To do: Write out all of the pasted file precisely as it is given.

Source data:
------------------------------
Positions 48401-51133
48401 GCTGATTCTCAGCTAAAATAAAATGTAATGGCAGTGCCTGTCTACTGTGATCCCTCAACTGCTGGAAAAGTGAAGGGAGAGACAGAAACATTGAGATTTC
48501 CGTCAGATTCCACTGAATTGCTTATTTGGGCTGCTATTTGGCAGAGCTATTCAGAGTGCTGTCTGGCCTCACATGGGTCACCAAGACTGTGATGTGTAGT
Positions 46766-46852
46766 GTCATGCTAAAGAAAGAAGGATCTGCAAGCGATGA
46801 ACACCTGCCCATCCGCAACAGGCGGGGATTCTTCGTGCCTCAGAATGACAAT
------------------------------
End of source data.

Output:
Positions 48401-51133
48401 GCTGATTCTCAGCTAAAATAAAATGTAATGGCAGTGCCTGTCTACTGTGATCCCTCAACTGCTGGAAAAGTGAAGGGAGAGACAGAAACATTGAGATTTC
48501 CGTCAGATTCCACTGAATTGCTTATTTGGGCTGCTATTTGGCAGAGCTATTCAGAGTGCTGTCTGGCCTCACATGGGTCACCAAGACTGTGATGTGTAGT
Positions 46766-46852
46766 GTCATGCTAAAGAAAGAAGGATCTGCAAGCGATGA
46801 ACACCTGCCCATCCGCAACAGGCGGGGATTCTTCGTGCCTCAGAATGACAAT